During use, should the device 10 experience a pressure decrease in chamber 36, the frame 44 may be unlocked and the pump assembly 40 reactivated. This will again raise the pressure inside chamber 36 to the predetermined pressure. Of course, if the pressure rises in chamber 36 during wear, the excess pressure will be automatically relieved by side valve 54. The wearer may selectively decide to deactivate device 10 to decrease sound protection. The device 10 may be removed from an ear with or without first deactivating the pump assembly.
  • [0043]
    In practice, device 10 may be used as follows. The device 10 would be located in ear canal 12 in an unexpanded, unactivated condition. A squeezing force can be applied to arms 46 (e.g., by a user's thumb and/or finger(s) or the like) causing air to transfer from the pump bladder 42 to the chamber 36 of the bladder 30. This air transfer will enlarge and/or reshape resilient bladder 30 to block the ear canal for sound optimization such as noise reduction and/or acoustic enhancement. Excess pressure is automatically relieved by the side valve 54. The in-ear position is determined by the user's particular ear canal shape and size and is therefore self-fitting or customizable. Comfort is optimized because regardless of the size of the wearer's ear canal, the bladder 30 exerts a uniform force upon the walls of the ear canal due to fact that the chamber 36 contains air at a predetermined pressure.
  • [0044]
    While not being required, it can be advantageous to that the following steps occur in the following sequential order: providing, followed by locating, followed by activating, followed by pressurizing.
  • [0045]
    In another aspect of the invention, there is another method for self-fitting device 10 to an ear canal 12, the device 10 having an activated state and an inactivated state. The method includes the step of providing the device 10, the device comprising: a pump assembly 40 adapted to contain air; a valve assembly 50 having a first end and a second end; and a bladder 30 that defines a chamber 36 adapted to contain air: wherein the bladder 30 is attached to the first end (neck 58) of the valve assembly, and wherein the pump assembly is attached to the second end (neck 62) of the valve assembly 50. The valve assembly 50 includes a central valve for receiving air from the pump assembly 40, and a side valve that emits air from the valve assembly 50 to ambient surroundings at a predetermined pressure. Further method steps include: locating the bladder 30 in the ear canal 12 when the device 10 is in the inactivated state; activating the device 10 to the activated state by transferring air from the pump assembly 40 to the chamber 36, and pressurizing the chamber 36 to the predetermined pressure.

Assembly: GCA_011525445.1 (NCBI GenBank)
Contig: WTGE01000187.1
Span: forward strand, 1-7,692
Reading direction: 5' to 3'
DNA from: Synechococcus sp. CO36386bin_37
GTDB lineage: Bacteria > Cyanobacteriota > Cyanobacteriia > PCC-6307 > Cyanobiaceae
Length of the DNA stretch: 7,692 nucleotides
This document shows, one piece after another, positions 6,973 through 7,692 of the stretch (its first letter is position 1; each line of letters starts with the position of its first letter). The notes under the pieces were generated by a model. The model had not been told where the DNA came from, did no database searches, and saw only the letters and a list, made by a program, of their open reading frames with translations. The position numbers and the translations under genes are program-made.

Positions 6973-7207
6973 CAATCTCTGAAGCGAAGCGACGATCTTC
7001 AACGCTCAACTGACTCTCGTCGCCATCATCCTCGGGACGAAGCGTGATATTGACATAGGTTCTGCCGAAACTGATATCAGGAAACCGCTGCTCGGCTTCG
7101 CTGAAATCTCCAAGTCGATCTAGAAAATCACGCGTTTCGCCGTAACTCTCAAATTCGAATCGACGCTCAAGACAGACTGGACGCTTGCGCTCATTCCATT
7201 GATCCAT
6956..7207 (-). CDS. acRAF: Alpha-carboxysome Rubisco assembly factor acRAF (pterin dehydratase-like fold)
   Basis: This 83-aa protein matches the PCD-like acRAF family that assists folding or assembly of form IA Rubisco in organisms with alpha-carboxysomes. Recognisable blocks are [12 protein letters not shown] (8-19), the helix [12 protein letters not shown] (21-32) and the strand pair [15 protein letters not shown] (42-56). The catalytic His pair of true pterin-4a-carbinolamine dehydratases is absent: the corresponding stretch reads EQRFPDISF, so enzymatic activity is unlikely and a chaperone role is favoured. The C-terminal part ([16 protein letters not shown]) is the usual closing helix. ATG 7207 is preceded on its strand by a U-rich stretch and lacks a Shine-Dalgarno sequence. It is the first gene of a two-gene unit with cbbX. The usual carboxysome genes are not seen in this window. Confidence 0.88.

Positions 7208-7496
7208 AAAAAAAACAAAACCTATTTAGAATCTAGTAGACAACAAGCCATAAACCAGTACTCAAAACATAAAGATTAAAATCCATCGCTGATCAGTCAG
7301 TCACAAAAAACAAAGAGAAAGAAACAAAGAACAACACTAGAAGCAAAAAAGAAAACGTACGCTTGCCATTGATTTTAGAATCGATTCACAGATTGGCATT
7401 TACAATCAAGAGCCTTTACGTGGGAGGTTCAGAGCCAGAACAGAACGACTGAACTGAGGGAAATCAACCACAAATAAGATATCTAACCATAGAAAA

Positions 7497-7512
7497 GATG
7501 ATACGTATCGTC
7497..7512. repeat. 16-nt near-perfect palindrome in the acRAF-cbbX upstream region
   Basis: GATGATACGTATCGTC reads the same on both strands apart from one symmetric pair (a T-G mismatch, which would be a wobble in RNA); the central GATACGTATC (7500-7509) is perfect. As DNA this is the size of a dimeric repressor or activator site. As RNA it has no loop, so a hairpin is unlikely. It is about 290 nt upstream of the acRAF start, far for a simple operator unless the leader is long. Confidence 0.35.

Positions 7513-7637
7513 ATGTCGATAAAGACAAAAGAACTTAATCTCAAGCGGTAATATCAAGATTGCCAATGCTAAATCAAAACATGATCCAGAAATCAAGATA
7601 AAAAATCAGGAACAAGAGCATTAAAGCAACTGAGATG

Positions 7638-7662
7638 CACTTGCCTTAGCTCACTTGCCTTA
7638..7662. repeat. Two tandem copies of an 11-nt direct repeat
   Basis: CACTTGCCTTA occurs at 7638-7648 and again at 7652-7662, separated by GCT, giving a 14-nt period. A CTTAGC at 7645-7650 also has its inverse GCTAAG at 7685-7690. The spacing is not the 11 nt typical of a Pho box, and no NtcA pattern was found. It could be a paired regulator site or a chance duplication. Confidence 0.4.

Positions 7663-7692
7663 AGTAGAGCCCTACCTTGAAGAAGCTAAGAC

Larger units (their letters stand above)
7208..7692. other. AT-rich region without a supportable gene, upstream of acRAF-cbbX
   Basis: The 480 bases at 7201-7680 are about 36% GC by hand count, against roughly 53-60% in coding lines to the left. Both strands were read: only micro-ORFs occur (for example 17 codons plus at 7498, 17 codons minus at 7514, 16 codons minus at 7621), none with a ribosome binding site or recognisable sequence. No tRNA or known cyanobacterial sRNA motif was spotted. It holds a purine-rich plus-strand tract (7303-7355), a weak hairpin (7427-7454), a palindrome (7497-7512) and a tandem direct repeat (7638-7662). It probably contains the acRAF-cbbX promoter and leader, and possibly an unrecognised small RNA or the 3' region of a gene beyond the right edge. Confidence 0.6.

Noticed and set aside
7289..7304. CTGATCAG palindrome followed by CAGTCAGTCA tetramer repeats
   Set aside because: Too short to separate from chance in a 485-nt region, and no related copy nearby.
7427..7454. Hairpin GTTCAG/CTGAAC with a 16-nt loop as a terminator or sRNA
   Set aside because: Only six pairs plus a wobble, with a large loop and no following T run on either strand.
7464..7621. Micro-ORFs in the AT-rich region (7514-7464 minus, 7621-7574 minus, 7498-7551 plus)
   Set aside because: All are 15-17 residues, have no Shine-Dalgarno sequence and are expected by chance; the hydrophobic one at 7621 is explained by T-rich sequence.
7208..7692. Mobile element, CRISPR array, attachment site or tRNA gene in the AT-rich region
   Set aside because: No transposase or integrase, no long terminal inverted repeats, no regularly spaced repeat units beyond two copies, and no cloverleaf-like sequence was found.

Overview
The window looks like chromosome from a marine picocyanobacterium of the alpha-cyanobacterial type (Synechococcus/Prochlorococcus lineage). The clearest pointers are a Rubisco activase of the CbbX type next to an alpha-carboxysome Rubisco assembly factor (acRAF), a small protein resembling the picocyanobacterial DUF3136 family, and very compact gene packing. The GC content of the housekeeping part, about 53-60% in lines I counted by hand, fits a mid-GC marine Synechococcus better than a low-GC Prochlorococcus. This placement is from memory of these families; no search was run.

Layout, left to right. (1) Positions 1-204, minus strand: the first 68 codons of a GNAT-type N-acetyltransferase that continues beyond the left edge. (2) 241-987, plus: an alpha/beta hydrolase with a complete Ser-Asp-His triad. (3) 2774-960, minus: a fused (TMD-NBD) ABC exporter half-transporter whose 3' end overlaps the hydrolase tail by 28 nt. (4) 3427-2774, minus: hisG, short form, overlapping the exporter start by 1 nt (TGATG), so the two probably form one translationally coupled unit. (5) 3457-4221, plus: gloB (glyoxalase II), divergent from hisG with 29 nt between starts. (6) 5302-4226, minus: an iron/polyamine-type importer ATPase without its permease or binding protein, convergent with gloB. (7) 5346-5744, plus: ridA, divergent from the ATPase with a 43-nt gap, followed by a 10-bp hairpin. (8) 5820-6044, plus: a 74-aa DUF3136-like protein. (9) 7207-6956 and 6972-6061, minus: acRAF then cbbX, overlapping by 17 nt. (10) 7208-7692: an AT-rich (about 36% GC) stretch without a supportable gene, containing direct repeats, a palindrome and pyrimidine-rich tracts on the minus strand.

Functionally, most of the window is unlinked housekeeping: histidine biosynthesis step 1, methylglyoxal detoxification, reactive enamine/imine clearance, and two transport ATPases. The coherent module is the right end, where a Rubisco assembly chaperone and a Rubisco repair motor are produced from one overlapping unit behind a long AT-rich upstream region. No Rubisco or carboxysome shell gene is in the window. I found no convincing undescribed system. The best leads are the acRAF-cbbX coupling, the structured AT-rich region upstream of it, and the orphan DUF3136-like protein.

• [0046]
    The step of activating the device 10 may further include the steps of pivoting the pair of arms 46 about the hinge 48 to squeeze the pump bladder 42 and cause it to deform from an inactivated shape to an activated shape. Desirably, the arms 46 are selectively locked in the activated state while the device is being used in an ear canal. However, when desired, step of deactivating the device 10 may be achieved by pivoting the pair of arms 46 about the hinge 48 away from the pump bladder 42 to allow the pump bladder to substantially return to the inactivated shape.
  • [0047]
    Without being limited to a particular theory of understanding or noted advantageous features, the following features are discussed. The standardization of pressure within the chamber 36 reduces the diametrical force exerted on small ear canals, thereby enhancing comfort even for smaller ear canals. Also, with the features of the present invention it is made of sufficiently substantial materials and design so as to allow for multiple uses.
  • [0048]
    As various changes could be made in the above constructions and methods, without departing from the scope of the invention, it is intended that all matter contained in the above description and shown in the accompanying drawings shall be interpreted as illustrative and not in a limiting sense.
  • [0049]
    When introducing elements of the invention or the preferred aspect(s) thereof, the articles “a”, “an”, “the” and “said” are intended to mean that there are one or more of the elements. The terms “comprising”, “including” and “having” are intended to be inclusive and mean that there may be additional elements other than the listed elements.
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Clasificaciones
Clasificación de EE.UU.128/865, 181/135
Clasificación internacionalA61F11/00, A61F11/10
Clasificación cooperativaA61F11/10
Clasificación europeaA61F11/08
Eventos legales
FechaCódigoEventoDescripción
28 Dic 2007ASAssignment
Owner name: KIMBERLY-CLARK WORLDWIDE, INC., WISCONSIN
Free format text: ASSIGNMENT OF ASSIGNORS INTEREST;ASSIGNORS:PURCELL, RICKY WAYNE;WELCHEL, DEBRA N.;DREW, ROBERT A.;AND OTHERS;REEL/FRAME:020301/0174
Effective date: 20071213